Walk down the soil aisle at your local garden store, and you might be surprised to see how many different types of soil there actually are. At first glance, they all look about the same since, after all, they are all bags of dirt. But actually, there are some pretty big differences between those various bags of dirt. Each type has its own characteristics and its own uses—as you'll learn below.
One type of soil you'll see a lot of is topsoil. All topsoil, as the name suggests, is soil that has been scraped from the top surface of the ground. However, there are two different subtypes of topsoil that you tend to see in garden stores.
The first sub-type is garden topsoil. This is richer topsoil that has been screened to remove rocks and other larger debris. While it may not contain enough nutrients on its own to support a dense garden, it is generally well suited to use in the garden once you blend in some manure, compost, or fertilizer.
The other sub-type is rough or low-grade topsoil. This soil is taken from areas that are more depleted of nutrients. It's a good choice for filling in holes or low spots in your yard but isn't well-suited to growing much of anything.
Many of those bags of soil are compost. Technically compost is soil; it's just newly created soil from organic materials that have been broken down over time. Compost is really rich in nutrients. While you won't want to plant your garden in compost alone, you probably will want to work some compost into whatever other soil you use. It will provide lasting nourishment.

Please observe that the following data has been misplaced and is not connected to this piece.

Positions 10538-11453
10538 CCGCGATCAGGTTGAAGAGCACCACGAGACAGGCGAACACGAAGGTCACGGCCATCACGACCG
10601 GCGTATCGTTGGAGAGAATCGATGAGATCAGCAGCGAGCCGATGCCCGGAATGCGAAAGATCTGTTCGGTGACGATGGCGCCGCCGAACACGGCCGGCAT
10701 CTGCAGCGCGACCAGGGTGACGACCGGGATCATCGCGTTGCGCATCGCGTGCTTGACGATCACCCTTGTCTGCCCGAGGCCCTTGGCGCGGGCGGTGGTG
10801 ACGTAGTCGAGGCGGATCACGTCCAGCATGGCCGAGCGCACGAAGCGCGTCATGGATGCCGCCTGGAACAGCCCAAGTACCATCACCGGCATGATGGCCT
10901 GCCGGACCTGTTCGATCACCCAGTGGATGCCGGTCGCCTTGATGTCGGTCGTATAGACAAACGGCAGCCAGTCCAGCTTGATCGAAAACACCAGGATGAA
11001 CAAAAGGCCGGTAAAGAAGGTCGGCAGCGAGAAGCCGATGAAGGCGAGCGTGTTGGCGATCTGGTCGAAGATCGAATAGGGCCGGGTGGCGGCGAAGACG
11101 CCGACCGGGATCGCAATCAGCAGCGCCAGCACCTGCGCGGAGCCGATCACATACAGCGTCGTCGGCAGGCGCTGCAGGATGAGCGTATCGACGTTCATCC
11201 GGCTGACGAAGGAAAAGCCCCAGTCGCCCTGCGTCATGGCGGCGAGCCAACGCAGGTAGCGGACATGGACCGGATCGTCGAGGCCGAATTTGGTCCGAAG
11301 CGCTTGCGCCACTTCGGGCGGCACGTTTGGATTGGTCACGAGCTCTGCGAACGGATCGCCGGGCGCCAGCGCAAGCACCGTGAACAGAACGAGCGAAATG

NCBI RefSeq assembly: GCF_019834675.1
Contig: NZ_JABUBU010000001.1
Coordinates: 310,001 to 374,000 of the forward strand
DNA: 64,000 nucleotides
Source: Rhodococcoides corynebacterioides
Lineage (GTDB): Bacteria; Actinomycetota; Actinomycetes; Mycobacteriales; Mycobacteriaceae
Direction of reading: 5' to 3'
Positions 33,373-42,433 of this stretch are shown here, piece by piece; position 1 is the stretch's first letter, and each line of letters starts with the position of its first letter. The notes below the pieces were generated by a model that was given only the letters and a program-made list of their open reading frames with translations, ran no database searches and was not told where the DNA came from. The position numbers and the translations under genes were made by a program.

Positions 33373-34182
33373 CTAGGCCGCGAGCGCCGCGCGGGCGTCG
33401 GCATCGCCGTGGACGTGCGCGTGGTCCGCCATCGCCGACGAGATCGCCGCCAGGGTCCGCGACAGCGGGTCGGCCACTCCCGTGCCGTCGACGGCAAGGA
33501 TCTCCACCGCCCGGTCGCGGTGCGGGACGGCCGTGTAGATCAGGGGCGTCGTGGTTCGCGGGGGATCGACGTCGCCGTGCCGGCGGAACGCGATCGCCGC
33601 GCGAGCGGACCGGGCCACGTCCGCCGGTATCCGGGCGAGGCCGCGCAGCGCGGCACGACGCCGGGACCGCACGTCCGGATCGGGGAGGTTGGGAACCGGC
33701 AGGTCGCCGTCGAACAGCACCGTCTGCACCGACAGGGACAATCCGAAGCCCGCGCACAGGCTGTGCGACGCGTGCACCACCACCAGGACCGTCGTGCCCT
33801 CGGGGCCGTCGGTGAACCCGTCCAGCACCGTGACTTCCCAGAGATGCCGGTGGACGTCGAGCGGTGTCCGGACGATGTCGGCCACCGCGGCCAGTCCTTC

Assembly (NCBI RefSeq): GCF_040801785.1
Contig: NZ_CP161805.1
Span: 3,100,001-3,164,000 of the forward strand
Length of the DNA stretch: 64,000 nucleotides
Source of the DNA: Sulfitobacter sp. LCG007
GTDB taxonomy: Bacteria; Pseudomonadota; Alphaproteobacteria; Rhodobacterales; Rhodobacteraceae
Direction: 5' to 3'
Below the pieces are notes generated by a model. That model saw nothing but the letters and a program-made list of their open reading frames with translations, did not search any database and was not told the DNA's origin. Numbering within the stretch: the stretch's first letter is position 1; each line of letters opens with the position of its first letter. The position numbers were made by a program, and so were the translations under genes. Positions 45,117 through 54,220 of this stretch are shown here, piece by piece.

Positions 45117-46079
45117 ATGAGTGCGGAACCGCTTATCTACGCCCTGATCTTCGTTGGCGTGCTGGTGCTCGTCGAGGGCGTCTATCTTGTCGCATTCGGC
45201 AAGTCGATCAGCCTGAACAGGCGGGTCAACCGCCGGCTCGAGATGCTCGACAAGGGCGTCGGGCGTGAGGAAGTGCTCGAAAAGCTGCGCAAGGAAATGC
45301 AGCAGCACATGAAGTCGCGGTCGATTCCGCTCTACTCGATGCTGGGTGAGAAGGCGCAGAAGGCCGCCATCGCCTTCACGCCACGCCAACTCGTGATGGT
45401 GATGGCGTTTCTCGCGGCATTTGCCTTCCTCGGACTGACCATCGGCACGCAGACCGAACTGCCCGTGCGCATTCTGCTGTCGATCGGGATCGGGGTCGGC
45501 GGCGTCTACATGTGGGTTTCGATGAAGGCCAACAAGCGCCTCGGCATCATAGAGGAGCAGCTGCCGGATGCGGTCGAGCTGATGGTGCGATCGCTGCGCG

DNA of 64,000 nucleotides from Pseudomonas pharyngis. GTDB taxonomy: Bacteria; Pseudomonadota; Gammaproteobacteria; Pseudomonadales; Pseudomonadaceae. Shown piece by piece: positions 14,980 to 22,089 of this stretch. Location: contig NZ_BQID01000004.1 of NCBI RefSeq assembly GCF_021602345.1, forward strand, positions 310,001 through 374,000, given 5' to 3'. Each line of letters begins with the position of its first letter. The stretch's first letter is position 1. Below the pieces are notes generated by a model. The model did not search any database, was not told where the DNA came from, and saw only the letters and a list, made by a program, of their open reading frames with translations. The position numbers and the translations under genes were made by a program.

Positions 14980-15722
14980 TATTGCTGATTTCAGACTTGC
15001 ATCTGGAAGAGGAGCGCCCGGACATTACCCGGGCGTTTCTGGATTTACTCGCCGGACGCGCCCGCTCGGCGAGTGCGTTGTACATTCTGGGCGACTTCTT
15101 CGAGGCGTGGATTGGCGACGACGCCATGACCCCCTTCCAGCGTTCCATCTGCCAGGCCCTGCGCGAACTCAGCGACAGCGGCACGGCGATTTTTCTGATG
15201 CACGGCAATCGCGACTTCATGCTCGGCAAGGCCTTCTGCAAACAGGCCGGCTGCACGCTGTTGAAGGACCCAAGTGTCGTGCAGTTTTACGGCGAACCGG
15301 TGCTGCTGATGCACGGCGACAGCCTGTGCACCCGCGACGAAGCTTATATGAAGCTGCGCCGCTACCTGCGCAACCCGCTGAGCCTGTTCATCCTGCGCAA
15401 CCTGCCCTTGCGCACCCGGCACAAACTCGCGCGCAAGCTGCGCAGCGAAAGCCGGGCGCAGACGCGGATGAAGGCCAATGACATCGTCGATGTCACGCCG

There are several types of compost at most garden stores. Mushroom compost is a common choice for growing vegetables, but general compost is perfectly fine for most applications, too.
Potting soils are soils that have been enhanced with various fertilizers and additives. They may have peat moss added to make them light and fluffy. These soil mixes are best for planting potted plants. They keep you from having to fertilize those potted plants as often. You really don't need to use potting soil in a garden. Doing so won't cause any harm; the plants will grow well in it. However, potting soil costs a lot more than other soil mixes, and it's simply not needed for your average garden in the ground.
With this information, you should be better prepared to shop for compost and topsoil mixes at your local garden center.Share
11 April 2022
This is a blog about gardening equipment and gardening supplies. We hope that in reading here, you learn more about these topics. After all, you need to know the basics about gardening equipment in order to grow a nice garden! The right rake can make it easier to clean up leaves. A good watering can can allow you to apply water more precisely to your plants. A well-made shovel can facilitate your planting efforts. These are just a few examples of gardening equipment that almost every gardener needs. You can probably think of more things you need, especially after reading this blog.